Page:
ESG-themed funds on track to double assets by 2026

Republican state leaders leading the anti-ESG charge won’t do much to curb demand, survey finds

The sustainable investing market in the US is projected to more than double by 2026, even as some Republican state leaders have begun to wage a war on ESG.

Assets in investments in North America that consider ESG factors will likely hit $10.5trn by then, up from $4.5trn seen in 2021, according to a report from PwC. During that time, global assets in sustainable investments are projected to rise from $18.4trn to $33.9trn. By comparison, total money in sustainable funds globally was just $2.2trn in 2015.

Interest for sustainable investing in the US in particular is growing as pension managers and other big customers demand it, PwC found in its survey of 250 institutional investors and 250 asset managers. Eighty-one percent of US institutional investors said they plan to up their ESG-focused allocations during the next two years, just behind those in Europe, at about 84%.

“Spurred on by recent landmark legislation that commits $390bn to fight climate change, the overall direction of travel among US investors is clear, even if the complexion of administrations changes and some state governments continue to push back on ESG,” the report noted.

Other regions

By percentage growth, the Asia Pacific region is expected to be the sustainable investing leader in the next few years. But the existing base of assets is much smaller than in Europe and the US, with about $1trn currently. That is projected to reach $3.3trn by 2026, according to PwC.

ESG invested assets in Europe are on track to hit $19.6trn, compared with $12.8trn in 2021.

In the Middle East and Africa, ESG-themed investments will likely reach about $300bn by 2026, up from $100bn in 2021.

Where the money will go

Despite the projected growth, asset managers have been relatively slow to add products that will be able to handle increased demand, the report found.

Just over three quarters, 76%, of asset managers globally said their first priority is to tweak existing products so that they can be packed as ‘ESG-orientated’, PwC found. Such changes could be in line with the EU’s Sustainable Finance Disclosure Articles 8 and 9, although standards in the US are also almost certainly to become stricter amid new rules from the Securities and Exchange Commission.

“Given the proportion of investors who are increasing their allocations to ESG funds, retrofitting is the minimum that asset managers need to do to stay in the game,” the PwC report stated.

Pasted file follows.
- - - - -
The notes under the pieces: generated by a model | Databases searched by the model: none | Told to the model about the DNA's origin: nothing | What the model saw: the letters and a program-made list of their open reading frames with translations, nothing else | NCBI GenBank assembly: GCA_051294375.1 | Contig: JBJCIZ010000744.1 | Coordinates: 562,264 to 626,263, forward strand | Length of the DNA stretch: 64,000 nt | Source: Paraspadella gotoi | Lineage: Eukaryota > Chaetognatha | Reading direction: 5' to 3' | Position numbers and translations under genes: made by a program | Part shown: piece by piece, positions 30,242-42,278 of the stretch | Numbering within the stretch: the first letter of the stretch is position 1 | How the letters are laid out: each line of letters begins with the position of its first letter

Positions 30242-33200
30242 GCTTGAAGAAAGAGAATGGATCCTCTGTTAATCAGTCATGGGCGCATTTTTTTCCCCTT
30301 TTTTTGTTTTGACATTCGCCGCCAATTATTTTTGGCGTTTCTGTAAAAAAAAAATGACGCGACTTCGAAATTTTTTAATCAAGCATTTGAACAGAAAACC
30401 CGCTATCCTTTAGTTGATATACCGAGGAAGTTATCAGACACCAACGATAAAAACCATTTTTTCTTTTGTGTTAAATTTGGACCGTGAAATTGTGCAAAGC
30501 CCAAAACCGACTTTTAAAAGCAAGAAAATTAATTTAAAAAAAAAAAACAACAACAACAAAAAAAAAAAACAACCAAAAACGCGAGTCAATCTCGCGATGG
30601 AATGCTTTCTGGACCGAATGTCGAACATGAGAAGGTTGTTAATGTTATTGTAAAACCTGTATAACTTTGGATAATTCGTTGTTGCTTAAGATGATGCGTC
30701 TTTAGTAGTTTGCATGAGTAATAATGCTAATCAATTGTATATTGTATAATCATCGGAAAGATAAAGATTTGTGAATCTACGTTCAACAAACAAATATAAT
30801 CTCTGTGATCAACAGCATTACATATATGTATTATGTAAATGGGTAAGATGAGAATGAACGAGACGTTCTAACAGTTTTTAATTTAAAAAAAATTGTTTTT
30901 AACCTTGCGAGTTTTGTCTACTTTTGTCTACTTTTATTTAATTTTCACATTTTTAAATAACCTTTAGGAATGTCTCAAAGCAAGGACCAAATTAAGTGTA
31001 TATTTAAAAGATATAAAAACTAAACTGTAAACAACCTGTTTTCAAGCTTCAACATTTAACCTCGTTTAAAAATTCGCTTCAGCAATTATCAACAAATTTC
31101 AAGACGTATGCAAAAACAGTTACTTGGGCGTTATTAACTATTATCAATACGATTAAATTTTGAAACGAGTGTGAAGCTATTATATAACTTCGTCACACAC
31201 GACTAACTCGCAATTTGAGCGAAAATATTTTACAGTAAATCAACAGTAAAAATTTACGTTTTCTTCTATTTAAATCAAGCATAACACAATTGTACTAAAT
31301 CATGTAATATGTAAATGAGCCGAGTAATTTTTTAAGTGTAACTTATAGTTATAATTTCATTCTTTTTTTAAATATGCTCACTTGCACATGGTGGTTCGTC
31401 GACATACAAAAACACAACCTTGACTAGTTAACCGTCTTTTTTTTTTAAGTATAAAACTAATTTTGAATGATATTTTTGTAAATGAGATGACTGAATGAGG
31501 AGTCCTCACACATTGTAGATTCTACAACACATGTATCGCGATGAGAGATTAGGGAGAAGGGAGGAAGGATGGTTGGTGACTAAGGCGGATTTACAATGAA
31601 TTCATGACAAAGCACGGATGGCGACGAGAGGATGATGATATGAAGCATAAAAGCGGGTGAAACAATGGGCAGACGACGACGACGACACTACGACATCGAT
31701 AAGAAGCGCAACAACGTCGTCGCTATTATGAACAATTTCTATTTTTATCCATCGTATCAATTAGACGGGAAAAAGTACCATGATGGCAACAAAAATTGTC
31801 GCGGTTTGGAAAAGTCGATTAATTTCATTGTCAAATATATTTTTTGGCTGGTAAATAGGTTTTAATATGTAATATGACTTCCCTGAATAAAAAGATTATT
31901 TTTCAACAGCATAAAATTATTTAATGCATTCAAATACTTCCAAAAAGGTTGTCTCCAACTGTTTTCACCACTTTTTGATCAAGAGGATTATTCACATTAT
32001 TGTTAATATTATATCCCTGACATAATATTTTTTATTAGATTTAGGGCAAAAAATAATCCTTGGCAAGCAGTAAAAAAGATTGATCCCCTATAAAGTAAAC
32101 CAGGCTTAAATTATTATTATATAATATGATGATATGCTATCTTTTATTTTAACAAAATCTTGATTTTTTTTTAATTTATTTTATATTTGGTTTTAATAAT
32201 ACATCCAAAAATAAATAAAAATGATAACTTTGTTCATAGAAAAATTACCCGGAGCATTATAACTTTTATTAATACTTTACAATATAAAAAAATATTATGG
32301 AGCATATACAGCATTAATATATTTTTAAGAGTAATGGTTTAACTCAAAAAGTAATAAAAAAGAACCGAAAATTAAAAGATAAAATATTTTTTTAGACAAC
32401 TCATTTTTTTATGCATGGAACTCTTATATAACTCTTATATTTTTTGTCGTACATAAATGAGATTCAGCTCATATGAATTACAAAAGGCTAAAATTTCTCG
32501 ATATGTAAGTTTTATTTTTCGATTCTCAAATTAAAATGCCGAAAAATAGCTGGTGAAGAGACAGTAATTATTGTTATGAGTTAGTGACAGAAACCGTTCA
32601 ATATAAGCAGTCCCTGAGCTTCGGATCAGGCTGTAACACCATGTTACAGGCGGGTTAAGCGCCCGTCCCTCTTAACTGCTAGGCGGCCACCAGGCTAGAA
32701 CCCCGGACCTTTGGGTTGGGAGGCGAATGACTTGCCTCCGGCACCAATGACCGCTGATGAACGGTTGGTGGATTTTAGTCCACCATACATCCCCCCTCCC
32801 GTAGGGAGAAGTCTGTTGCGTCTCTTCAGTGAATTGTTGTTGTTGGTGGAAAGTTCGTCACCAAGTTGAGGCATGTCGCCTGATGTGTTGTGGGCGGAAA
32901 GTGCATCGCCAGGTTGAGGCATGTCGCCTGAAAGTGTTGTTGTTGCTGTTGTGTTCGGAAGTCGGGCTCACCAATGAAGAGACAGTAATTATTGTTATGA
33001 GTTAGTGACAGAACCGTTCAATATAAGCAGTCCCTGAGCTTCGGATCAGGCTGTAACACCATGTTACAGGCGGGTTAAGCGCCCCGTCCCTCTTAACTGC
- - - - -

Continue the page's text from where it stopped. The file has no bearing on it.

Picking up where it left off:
Going beyond that, 88% of institutional investors said asset managers should be focusing on building new products with ESG considerations. But at the same time, only 45% of asset managers said they are planning to launch such products, the survey found.

However, US fund providers have been launching more ESG-themed products than ever, particularly ETFs. Last year, there was a 70% increase in the number of sustainable fund launches compared to those in 2020, according to a report earlier this year from Morningstar.

But managers of some of the products on the market may have to reconsider using ‘ESG’ in fund names, given a forthcoming rule from the SEC that addresses truth in labeling, particularly for sustainable funds.

A greater range of fund classification, though, would be good for the fund business, as asset managers focus more on companies that are working to turn around their ESG profiles, PwC said.

“ESG-designated funds will no longer be restricted to a narrow taxonomy of fully sustainable and inclusive assets, but could also invest in a much wider array of businesses to help reshape production techniques and to develop clean and green models,” the report noted.

“Asset managers have a once-in-a-generation opportunity to drive innovation and win new mandates through the compelling appeal of their ESG story and ability to deliver on their promise.”

Benefits of adding products

Sixty percent of investors who have used sustainable funds said in PwC’s survey they saw at least modest performance benefits because of ESG considerations, and about a quarter said returns were comparable to non-ESG options. Meanwhile, about 14% said ESG considerations dragged down returns.

However, most institutional investors, 75%, said ESG considerations are part of their fiduciary duty. And 72% said they have ESG-related goals set for asset managers, according to the survey.

Sustainable investing will also be a potentially lucrative business for asset managers going forward. Although fund providers do not appear to charge ESG performance fees, institutional investors indicated some willingness to pay that, to the tune of a 3% to 5% premium. Sixty percent of asset managers said fee premiums in that range would be acceptable, PwC found. However, fund companies would need to dedicate more resources to measuring impact in order to justify those fees, which could reduce the financial benefits of the fee premiums, according to the report.

And three quarters of investors also said they don’t mind paying more for sustainable funds in general, with more than half saying they would pay an additional 20 to 40 basis points. Asset managers are on the same page, with 79% saying they would consider charging an average of 35bps more for their sustainable products.